Clay Lengerich ’15 – After a day filled with studying St. Julien’s cathedral, one theme remained prominent among the group and myself. This theme stems mostly from the reading Dr.Hoerl provided us with – which was a segment of The Golden Legend. This piece argued many different ideas about who Saint Julien actually was. But, I will be focusing on the beginning of the piece and how it forensically picked apart the name “Julian.” The section reads, “Julian, Julianus, begins like jubilus, jubilant, and ana means upward: so Julian is close to Jubilans, one who strives upward toward heaven with jubilation” (Pg. 126). This prominent quotation was looked at from many different angles throughout today. But, most of these viewpoints were structured around the idea of “striving upward.” We found that the church itself was “striving upward” in many different ways, much like Saint Julian himself.
The class noted that one could look at this quotation from a geographical standpoint. This had to do with the positioning of the cathedral on a certain area of land and also with how the rest of the community was situated in regards to it. First, Saint Julian’s cathedral is placed on the highest peak visible in Le Mans. The class talked about this largely. It seemed that we all believed that it was a depiction of how mankind, like Saint Julien, was striving ever upward towards the heavens – which could also be seen as salvation. Second, St. Julien’s cathedral is placed at the very epicenter of Le Mans proper, or what would have been the city limits during its medieval use. By it being in the center, and also being at the peak, the cathedral was visible at almost all times in the Le Mans proper area. In this theme’s context, some of the class thought that it was a symbol for the residents of Le Mans to witness at all times. When one looked skyward they would see the cathedral and their minds could then turn to that need for striving upward towards salvation – continuously providing existential purpose for all citizens.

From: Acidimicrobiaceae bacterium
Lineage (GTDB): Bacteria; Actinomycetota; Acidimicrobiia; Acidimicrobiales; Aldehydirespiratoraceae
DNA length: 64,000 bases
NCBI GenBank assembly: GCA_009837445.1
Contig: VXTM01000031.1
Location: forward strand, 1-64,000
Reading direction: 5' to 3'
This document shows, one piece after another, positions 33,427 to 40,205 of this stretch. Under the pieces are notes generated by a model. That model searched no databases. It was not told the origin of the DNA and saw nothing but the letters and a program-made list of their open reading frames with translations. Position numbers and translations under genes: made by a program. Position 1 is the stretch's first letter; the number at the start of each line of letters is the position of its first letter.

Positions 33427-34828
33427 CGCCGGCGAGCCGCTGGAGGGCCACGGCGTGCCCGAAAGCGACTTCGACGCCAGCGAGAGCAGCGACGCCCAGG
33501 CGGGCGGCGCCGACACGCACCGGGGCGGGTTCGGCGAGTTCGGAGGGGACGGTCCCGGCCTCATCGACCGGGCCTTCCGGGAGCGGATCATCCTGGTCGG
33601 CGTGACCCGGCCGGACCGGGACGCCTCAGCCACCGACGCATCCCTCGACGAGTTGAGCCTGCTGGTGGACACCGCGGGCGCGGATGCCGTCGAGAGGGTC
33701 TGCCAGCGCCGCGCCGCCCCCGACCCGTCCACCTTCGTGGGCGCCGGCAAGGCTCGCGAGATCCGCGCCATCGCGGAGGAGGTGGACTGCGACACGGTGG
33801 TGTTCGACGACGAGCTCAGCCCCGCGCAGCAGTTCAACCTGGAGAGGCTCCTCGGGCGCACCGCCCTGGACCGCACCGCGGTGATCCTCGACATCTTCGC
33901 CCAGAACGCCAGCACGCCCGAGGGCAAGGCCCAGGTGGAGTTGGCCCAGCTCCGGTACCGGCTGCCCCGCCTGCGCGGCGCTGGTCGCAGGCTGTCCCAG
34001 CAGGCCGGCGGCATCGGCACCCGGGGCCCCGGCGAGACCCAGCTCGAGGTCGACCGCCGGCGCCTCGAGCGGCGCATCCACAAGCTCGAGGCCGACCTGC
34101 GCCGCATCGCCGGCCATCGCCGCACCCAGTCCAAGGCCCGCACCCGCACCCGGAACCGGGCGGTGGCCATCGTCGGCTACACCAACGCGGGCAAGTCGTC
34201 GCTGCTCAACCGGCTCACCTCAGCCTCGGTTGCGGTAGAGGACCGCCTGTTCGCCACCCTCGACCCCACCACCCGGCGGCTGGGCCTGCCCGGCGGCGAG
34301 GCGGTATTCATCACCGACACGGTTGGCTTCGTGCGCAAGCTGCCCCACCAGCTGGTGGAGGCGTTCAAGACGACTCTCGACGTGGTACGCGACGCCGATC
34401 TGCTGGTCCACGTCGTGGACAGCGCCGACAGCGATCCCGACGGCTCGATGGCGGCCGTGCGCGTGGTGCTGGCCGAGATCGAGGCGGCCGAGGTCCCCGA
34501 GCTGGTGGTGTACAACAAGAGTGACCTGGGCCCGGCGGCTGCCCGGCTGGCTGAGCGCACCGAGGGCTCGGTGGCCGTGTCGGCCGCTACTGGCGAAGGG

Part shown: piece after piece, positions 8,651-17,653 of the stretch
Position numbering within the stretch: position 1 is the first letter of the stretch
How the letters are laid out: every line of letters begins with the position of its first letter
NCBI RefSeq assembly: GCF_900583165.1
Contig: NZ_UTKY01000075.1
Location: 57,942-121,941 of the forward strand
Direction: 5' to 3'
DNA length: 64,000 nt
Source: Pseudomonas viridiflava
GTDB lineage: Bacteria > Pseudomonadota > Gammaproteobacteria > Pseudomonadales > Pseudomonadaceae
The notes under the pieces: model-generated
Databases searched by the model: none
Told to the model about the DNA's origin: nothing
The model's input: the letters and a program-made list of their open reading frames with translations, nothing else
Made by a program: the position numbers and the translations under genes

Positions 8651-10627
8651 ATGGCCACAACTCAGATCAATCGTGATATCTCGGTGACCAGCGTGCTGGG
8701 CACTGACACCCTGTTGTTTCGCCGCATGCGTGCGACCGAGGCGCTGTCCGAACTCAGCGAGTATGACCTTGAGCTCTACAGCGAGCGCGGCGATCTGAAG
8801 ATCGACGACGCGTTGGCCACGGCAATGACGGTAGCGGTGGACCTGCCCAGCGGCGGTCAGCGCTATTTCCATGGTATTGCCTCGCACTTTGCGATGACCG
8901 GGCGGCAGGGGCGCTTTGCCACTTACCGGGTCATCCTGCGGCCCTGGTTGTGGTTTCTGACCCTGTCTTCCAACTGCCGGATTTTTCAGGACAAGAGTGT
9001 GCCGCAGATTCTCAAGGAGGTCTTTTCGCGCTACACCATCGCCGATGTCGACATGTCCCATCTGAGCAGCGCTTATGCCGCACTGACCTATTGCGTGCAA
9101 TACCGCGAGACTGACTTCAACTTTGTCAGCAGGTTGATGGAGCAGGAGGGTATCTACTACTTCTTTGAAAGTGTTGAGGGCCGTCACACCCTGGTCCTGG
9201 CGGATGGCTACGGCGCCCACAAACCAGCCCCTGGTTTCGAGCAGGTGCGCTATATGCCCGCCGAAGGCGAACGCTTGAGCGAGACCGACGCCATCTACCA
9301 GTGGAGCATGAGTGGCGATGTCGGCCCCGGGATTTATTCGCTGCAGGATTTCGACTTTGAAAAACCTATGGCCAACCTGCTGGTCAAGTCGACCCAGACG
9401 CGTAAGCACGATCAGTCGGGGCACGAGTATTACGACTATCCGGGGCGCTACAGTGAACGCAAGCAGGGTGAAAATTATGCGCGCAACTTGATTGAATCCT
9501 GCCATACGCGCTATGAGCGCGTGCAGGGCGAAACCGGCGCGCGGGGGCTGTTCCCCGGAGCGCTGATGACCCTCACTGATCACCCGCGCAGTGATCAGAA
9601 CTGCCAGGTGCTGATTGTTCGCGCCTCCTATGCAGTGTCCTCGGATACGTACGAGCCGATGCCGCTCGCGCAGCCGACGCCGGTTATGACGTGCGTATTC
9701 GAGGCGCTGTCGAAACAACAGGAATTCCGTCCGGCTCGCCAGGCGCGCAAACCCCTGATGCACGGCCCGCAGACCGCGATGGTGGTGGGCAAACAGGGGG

This quote was also deeply analyzed from an architectural standpoint. The outer architecture displayed the idea that was brought forth above. From the earth, this enormous cathedral was reaching higher than any other manmade structure could. But, I believe that the most prominent architectural correlations with this quote were found inside the cathedral. The class reinforced this idea during discussion. When one enters Saint Julien’s cathedral, there are not really any important or prominent symbolic ornaments at eye level. One had to look up! When one looked up, he could see a ridiculous amount of stained glass with different symbols – each representing a different story. These windows rose up so high that many were impossible to actually comprehend with the naked eye. But, architecturally this made sense if those building had this theme in mind. With all of the beauty being upward, it would inspire the congregation to gaze upward. By gazing upward they could feel that close connection with God, the church, and the community that had provided this cathedral.